Underwater Mapping on Saba

This article is from BioNews 9 – October 2013. See all BioNews issues here.

– by Dr. Jennifer Rahn, coastal geomorphologist at Samford University, Alabama, USA

Geomorphology is the scientific study of landforms and the processes that shape them. The need to understand the complex interactions of geomorphic and biotic processes nearshore and on coral reef areas is growing in importance due to climate change and other hazards.

basic dataCoral reef biology is a function of the depth of the ocean and the size and shape of the formations on which coral grow. For example, research has shown that fish aggregate on specifically shaped underwater structures. Just as changes in elevation on land help determine the type of vegetation growth, the depth of the ocean affects what type of corals will grow and the abundance of associated organisms. Elevation mapping or topography specifically involves the recording of relief or terrain, the three-dimensional quality of the surface, and the identification of specific landforms. Under water, this type of mapping is called bathymetry. Both include collecting data (elevation or depth) at points and making maps from this data. The raw data is then synthesised into contour lines that are based on generalisations from the point data. Whereas on land the contour lines can be seen on topographic maps, underwater contour lines show seafloor relief (called depth contours or isobaths) and this is called a bathymetric map.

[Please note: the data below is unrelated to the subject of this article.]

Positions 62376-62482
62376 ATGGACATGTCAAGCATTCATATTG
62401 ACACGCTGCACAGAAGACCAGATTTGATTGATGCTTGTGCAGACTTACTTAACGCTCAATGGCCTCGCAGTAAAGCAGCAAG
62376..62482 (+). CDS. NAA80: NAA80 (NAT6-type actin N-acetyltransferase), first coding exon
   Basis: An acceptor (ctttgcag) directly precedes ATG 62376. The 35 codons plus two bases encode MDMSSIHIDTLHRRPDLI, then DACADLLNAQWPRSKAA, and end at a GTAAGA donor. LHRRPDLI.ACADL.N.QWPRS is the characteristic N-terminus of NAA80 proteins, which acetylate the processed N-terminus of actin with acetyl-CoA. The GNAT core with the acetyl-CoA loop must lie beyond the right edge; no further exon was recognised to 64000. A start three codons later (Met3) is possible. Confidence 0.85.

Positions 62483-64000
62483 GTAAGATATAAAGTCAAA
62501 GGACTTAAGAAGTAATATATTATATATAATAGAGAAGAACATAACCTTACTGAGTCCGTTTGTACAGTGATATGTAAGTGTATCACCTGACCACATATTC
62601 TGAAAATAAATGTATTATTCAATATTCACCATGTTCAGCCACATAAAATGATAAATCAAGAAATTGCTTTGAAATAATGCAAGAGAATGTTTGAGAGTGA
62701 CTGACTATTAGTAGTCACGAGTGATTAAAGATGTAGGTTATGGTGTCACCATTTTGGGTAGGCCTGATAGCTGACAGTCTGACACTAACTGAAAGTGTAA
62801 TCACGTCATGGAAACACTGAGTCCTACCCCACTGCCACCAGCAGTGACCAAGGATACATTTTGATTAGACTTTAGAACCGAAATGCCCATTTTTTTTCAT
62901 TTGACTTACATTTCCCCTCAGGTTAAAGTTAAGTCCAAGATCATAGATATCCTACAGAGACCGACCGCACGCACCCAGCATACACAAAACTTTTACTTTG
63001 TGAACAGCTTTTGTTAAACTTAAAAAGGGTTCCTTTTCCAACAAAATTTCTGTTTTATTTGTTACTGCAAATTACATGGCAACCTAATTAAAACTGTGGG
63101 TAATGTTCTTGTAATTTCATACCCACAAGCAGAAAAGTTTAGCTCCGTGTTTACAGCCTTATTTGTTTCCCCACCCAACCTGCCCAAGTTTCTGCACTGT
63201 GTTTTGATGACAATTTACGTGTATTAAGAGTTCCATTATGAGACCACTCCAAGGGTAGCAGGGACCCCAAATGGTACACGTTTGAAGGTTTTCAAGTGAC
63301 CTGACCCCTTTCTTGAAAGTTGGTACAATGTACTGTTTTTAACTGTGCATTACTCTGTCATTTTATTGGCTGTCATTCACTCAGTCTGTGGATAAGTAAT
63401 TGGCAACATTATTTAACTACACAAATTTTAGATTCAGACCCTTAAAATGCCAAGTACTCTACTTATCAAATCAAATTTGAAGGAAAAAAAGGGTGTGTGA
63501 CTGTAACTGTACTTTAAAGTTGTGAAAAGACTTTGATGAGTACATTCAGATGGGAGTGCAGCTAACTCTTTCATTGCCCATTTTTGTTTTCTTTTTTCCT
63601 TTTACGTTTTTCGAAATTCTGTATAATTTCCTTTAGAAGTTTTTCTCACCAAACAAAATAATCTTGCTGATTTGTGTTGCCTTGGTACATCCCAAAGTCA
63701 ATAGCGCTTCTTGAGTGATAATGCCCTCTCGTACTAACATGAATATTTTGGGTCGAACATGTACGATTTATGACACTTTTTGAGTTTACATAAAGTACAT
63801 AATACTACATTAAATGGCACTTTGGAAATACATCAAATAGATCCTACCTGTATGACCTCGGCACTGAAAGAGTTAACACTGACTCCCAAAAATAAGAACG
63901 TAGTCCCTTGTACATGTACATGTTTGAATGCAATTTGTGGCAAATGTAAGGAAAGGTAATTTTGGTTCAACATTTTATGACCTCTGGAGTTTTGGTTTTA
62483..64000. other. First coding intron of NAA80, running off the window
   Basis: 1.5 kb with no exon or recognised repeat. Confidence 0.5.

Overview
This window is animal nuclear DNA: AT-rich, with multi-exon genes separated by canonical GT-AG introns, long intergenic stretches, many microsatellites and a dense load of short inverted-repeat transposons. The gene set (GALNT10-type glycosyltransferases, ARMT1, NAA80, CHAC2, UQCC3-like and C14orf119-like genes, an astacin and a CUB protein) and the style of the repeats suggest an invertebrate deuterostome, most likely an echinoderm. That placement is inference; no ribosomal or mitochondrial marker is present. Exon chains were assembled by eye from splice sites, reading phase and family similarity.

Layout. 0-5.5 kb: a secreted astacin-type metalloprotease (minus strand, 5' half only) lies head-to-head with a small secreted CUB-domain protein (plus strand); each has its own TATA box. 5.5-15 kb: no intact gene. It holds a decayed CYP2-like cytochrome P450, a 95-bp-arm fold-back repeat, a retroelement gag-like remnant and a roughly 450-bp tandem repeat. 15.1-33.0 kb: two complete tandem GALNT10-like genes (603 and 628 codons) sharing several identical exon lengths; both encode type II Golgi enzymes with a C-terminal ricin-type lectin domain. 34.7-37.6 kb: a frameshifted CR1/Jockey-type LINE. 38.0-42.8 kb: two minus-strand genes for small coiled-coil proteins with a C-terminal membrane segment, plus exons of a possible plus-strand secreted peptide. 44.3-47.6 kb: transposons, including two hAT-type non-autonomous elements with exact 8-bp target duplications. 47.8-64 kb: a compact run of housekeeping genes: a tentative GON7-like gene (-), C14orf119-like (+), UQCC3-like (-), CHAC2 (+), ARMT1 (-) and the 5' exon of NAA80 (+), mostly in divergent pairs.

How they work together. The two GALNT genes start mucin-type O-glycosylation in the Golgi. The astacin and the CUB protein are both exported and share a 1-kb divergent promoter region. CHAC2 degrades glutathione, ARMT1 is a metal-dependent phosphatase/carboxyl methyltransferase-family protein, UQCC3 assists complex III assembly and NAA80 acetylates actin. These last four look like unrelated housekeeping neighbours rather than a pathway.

This summer, the seafloor depths of the major coral reef systems on Saba were mapped. The ideal time to conduct bathymetric mapping is during the summer months, when the wind and waves are the calmest. The data points needed to make the bathymetric maps were acquired using a GPS and a single beam sonar device, while travelling along transect lines, and consist of an X (latitude), Y (longitude) and Z (depth) coordinate. The boat moves slowly back and forth over the area to be mapped to get as many points as possible.

Basically, the data collection process is much like
mowing a lawn

— Dr. Jennifer Rahn —

The more points are collected, the more accurate the eventual maps will be. These points are then processed and entered into a Geographic Information System (GIS) to make the required maps of the depth and shape of each reef. The areas mapped include the popular Tent Reef (where 26% of all Saba dives take place), The Pinnacles, Ladder Bay, and Wells Bay. These maps are important for recreational divers as well as researchers. The maps will allow divers to “see” the ocean floor features at each dive site. Besides being a valuable addition to the Saba National Marine Park and the Dutch Caribbean Biodiversity Database (DCBD), visiting scientists will be able to use the maps to support their research, including the current IMARES benthic habitat mapping on Saba.

The recent history of underwater mapping on Saba begins in 1991, when Dr. Rahn and M. Claveau created a detailed map of the spectacular dives sites on The Pinnacles. This map was created using a depth gauge and was drawn by hand. The contour lines are 3 metres (10 feet) apart. In the 1990s the Dutch Navy surveyed the whole island to the 60-metre depth contour. The information generated by this survey is used on the current Saba Marine Park Map, but is very coarse. The contour lines are 10 metres (30 feet) apart so it is difficult to see detailed sea floor features. The data collected this summer by Dr. Rahn, allows for maps with contour lines of 0.3 metres (1 foot). In the example shown here, the contours are 3 metres (10 feet) apart in order to be able to compare it to the 1991 map. The Dutch Navy will soon be completing a new, more detailed bathymetric map of the waters surrounding Saba whereby the whole island is once again surveyed.


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